A senior official with the ministry of defence at Defence House in the capital, also confirmed the dislosures this week, saying Mnangagwa was about to face the boot from power, because he has failed to provide requisite economic and political stability in Zimbabwe needed to protect China’s high stakes investments in Harare. The top official also added that under a post-Mnangagwa dispensation, the military wants to have the country’s first vice presidency in the presidium reserved for it’s high ranking generals.
China has invested in at least 128 projects in the country from 2000 to 2012. Zimbabwe is among the top three Chinese investment destinations in Africa, attracting a total FDI of more than $600 million in 2013. China was Zimbabwe’s largest trading partner in 2015, buying 27.8 percent of the country’s exports. Chinese companies have also been actively engaged in contractor services in telecommunication, construction, irrigation, and power, according to The Diplomat, an international current-affairs magazine for the Asia-Pacific region.
“The endgame is near for this administration. China indeed wants military chiefs to run a transitional mechanism until 2023, as opposed to a transitional authority led by civilian leaders. The main reason is that Zim 1 (Mnangagwa) has failed to guarantee economic and political stability for Chinese investments and projects in this country, just like President Mugabe before him. The military is trusted to deliver on that front, and that is why after Zim 1 is booted out of power, the coming dispensation thereafter will see the first vice presidency in the presidium being reserved for top generals. That way our country will be led by a civilian president, and the army as power brokers shall maintain a stake in the presidium through the first VP post,” said the defence official.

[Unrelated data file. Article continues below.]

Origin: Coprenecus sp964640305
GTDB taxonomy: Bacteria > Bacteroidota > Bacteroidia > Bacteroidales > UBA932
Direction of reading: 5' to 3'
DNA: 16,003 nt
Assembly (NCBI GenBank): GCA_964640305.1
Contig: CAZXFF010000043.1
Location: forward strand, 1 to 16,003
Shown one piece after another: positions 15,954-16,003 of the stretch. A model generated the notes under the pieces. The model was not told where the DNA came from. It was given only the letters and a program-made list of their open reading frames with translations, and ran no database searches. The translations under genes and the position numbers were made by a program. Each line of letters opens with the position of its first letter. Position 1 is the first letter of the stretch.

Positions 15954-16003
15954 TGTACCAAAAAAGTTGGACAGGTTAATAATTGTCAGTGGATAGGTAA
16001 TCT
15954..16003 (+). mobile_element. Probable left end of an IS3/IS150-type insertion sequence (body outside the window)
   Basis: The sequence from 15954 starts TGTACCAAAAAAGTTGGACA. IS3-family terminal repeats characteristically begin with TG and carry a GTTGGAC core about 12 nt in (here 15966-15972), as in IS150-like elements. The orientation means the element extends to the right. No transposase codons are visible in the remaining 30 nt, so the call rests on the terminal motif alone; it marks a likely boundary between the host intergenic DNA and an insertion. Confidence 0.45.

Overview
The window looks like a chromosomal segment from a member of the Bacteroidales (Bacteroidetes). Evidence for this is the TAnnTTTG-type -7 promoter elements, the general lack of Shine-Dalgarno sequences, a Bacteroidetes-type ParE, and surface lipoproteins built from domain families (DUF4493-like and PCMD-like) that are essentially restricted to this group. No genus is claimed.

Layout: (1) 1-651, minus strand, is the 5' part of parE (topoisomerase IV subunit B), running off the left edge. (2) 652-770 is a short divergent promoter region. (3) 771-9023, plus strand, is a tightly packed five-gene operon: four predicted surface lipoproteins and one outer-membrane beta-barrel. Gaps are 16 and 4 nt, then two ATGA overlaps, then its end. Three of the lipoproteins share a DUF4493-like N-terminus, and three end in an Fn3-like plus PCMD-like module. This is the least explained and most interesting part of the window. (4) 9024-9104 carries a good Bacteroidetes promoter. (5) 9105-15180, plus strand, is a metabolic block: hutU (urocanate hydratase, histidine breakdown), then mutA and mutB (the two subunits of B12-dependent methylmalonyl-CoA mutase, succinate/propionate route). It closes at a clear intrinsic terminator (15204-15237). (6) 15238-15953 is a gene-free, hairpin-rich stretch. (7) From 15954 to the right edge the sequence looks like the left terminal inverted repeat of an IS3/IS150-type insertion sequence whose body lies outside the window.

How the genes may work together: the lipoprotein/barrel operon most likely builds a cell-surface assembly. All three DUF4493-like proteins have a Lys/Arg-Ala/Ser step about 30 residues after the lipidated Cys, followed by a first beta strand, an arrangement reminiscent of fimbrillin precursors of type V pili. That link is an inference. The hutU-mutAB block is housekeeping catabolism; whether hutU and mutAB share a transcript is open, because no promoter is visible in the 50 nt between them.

The first highest ranking military chief to attempt to be vice president, was Chiwenga’s predecessor, the late General Vitalis Zvinavashe, who came within a whisker of taking up the office in 2004 following the death of VP Simon Muzenda.
Chiwenga succeeded to become VP in December 2017, and chances are that his successor ZDF chief, General Philip Valerio Sibanda, is in line for a similar promotion.
Last month, former finance minister, Tendai Biti, said Zimbabwe is “ripe for another coup”, that could depose Mnangagwa barely two years after he wrestled power from Mugabe with the assistance of the army.
“We need a national transitional authority, we need to have a soft landing for our country. If we do not do that, we are heading for an implosion, an Armageddon,” said Biti during a panel discussion organised by the Southern African Political and Economic Series (Sapes) Trust.
“An Armageddon, in the form of another military coup and this is a point which I keep on seeing, that the signs are there just as they were obvious in 2017,” said the opposition MDC vice president.
— Spotlight Zimbabwe